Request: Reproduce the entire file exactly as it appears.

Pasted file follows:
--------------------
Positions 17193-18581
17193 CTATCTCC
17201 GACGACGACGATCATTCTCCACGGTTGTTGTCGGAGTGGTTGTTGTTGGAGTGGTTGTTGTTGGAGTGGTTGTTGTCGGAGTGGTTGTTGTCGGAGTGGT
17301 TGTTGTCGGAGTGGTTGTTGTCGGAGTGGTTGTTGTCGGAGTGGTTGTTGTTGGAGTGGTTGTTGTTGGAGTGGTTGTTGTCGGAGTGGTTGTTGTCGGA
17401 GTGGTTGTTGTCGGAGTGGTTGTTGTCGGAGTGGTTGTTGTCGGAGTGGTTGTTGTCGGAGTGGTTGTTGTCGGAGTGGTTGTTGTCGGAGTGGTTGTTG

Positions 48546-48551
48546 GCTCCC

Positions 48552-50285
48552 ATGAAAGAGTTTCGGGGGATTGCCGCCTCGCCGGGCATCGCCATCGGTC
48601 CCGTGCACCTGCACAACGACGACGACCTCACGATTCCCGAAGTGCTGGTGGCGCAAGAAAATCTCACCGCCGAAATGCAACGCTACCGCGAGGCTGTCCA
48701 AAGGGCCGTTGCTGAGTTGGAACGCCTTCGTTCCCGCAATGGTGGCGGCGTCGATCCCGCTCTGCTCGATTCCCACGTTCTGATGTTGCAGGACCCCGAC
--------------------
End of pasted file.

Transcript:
Positions 17193-18581
17193 CTATCTCC
17201 GACGACGACGATCATTCTCCACGGTTGTTGTCGGAGTGGTTGTTGTTGGAGTGGTTGTTGTTGGAGTGGTTGTTGTCGGAGTGGTTGTTGTCGGAGTGGT
17301 TGTTGTCGGAGTGGTTGTTGTCGGAGTGGTTGTTGTCGGAGTGGTTGTTGTTGGAGTGGTTGTTGTTGGAGTGGTTGTTGTCGGAGTGGTTGTTGTCGGA
17401 GTGGTTGTTGTCGGAGTGGTTGTTGTCGGAGTGGTTGTTGTCGGAGTGGTTGTTGTCGGAGTGGTTGTTGTCGGAGTGGTTGTTGTCGGAGTGGTTGTTG

Positions 48546-48551
48546 GCTCCC

Positions 48552-50285
48552 ATGAAAGAGTTTCGGGGGATTGCCGCCTCGCCGGGCATCGCCATCGGTC
48601 CCGTGCACCTGCACAACGACGACGACCTCACGATTCCCGAAGTGCTGGTGGCGCAAGAAAATCTCACCGCCGAAATGCAACGCTACCGCGAGGCTGTCCA
48701 AAGGGCCGTTGCTGAGTTGGAACGCCTTCGTTCCCGCAATGGTGGCGGCGTCGATCCCGCTCTGCTCGATTCCCACGTTCTGATGTTGCAGGACCCCGAC